In the US, September housing starts and permits figures are due. But more attention will likely be focused on the minutes of the September FOMC meeting, when the FFR range was hiked again and the updated dot-plots continued to signal the likelihood of further tightening by the end of the year, throughout next year and into 2020 to above the longer-run equilibrium level. It remains to be seen quite how much extra information the minutes will provide on top of what was continued in the FOMC’s updated projections and Chair Powell’s post-meeting press conference, although investors will obviously watch for new hints that the Committee is prepared to pause in its tightening cycle should global demand weaken or financial market volatility intensify. 

While there were no economic reports today, RBA Deputy Governor Guy Debelle gave a speech on the state of the Australian labour market – a key focus for the Bank given its dual inflation and full employment mandate. Debelle noted that employment has grown strongly over the past year, with the participation rate now close to its highest level on record and the unemployment rate falling to a six-year low – outcomes all consistent with the above-trend GDP growth. Despite these improvements, Debelle reaffirmed the Bank’s view that there is still spare capacity in the labour market. In particular, he argued that unemployment is higher than is desirable and that a number of workers would like to work more hours than are currently on offer – factors that, in the RBA’s view,  account for a large part of the low wages growth in recent years.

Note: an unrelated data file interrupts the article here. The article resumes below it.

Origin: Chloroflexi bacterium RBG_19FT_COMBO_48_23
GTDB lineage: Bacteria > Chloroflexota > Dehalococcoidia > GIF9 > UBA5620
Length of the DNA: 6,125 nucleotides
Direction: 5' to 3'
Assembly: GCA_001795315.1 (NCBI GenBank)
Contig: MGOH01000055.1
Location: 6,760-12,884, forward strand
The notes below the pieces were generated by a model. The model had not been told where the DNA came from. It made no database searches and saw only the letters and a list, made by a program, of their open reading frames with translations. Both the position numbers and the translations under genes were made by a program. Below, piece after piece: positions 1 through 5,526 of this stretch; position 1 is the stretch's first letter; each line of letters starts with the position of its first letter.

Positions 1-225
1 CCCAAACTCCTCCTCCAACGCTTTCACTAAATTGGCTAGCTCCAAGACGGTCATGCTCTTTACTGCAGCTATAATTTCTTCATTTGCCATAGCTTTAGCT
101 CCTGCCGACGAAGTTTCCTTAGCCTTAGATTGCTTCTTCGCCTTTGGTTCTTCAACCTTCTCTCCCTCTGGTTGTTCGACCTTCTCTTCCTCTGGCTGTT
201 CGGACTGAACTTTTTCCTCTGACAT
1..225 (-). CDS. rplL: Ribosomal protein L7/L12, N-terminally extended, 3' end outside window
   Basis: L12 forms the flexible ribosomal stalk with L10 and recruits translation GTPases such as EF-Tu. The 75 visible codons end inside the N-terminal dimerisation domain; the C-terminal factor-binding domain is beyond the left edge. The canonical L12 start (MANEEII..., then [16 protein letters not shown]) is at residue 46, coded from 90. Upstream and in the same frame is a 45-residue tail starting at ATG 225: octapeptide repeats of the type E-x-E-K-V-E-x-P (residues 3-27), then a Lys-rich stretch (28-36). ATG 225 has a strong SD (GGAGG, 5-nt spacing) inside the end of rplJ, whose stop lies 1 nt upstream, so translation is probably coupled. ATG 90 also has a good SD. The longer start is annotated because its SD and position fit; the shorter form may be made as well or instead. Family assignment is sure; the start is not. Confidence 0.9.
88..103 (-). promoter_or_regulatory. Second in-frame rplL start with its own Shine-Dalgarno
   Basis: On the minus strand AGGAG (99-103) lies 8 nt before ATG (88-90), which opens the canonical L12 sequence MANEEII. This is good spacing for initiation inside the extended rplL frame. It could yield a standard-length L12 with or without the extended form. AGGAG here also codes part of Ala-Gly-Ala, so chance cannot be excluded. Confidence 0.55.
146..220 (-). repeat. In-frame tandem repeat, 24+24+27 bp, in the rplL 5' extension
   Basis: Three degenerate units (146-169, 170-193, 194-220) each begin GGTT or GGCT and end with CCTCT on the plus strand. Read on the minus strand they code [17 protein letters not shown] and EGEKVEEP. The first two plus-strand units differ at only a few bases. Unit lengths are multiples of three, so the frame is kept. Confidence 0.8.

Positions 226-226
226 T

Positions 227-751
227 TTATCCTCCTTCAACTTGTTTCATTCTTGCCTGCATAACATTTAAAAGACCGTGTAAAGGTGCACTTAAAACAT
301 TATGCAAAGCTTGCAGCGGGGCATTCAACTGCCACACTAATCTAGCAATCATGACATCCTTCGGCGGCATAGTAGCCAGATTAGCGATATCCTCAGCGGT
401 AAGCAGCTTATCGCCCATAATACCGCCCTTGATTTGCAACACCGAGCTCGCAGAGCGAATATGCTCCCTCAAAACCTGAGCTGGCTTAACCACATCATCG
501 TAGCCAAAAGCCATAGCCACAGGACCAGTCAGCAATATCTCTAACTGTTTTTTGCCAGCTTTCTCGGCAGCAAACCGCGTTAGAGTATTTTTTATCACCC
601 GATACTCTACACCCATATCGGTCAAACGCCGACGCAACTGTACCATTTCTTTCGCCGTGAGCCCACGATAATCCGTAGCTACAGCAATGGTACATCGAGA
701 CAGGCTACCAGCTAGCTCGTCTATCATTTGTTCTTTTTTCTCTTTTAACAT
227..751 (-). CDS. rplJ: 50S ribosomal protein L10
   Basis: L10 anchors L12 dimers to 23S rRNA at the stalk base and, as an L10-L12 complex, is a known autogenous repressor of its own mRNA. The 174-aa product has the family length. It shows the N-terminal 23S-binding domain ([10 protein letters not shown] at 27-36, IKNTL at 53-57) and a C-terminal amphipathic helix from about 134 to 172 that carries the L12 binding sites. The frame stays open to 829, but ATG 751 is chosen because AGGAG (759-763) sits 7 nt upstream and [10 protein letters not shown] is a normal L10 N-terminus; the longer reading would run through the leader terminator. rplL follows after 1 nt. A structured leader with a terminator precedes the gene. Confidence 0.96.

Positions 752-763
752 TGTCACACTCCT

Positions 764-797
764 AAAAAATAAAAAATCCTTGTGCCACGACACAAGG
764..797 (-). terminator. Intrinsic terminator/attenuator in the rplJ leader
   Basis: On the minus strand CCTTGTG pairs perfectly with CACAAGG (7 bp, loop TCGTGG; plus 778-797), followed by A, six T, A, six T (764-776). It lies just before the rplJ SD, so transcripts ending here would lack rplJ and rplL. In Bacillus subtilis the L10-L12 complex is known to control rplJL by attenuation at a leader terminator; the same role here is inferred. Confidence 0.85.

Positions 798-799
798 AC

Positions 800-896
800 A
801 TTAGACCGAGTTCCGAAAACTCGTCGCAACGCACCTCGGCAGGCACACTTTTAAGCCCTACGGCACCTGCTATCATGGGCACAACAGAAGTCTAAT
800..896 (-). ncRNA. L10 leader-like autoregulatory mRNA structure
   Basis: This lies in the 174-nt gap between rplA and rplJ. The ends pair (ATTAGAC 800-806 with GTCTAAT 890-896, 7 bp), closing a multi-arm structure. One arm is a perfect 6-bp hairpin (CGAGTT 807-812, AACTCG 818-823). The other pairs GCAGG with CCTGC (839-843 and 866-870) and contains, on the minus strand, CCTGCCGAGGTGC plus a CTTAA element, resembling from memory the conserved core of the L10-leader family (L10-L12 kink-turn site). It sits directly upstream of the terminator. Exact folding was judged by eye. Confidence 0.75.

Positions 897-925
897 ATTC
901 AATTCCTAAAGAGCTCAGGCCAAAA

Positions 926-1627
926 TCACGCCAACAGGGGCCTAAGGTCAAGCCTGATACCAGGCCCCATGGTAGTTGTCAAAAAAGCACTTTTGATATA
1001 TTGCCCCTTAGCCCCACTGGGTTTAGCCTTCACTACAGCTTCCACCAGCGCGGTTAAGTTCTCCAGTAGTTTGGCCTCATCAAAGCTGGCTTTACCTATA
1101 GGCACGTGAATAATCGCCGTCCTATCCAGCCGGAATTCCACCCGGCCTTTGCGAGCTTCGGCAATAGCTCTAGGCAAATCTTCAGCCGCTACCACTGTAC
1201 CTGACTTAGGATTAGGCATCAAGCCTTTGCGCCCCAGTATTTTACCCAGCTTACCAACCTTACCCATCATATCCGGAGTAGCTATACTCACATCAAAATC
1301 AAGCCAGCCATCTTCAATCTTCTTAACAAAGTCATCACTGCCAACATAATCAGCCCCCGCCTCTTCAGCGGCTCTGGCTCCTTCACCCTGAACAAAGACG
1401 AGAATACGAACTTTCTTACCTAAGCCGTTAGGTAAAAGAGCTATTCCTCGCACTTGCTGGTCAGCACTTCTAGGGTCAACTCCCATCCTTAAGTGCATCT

With the Aussie September Labour Force report due for release tomorrow, Debelle also provided a timely reminder that it is important to not get hung up on one month's data (the standard error on the change in employment each month is around ±30K). Interestingly, Debelle played down the slowing seen in the ANZ job advertising series in recent months, which contrasts with the strength seen in other hiring indicators such as the NAB Business Survey. Specifically, he noted that the ANZ job advertising data capture the main online recruitment websites, but they are not picking up newer recruitment sites or the use of social media sites, such as LinkedIn – shortfalls that mean that the usefulness of this series may be declining.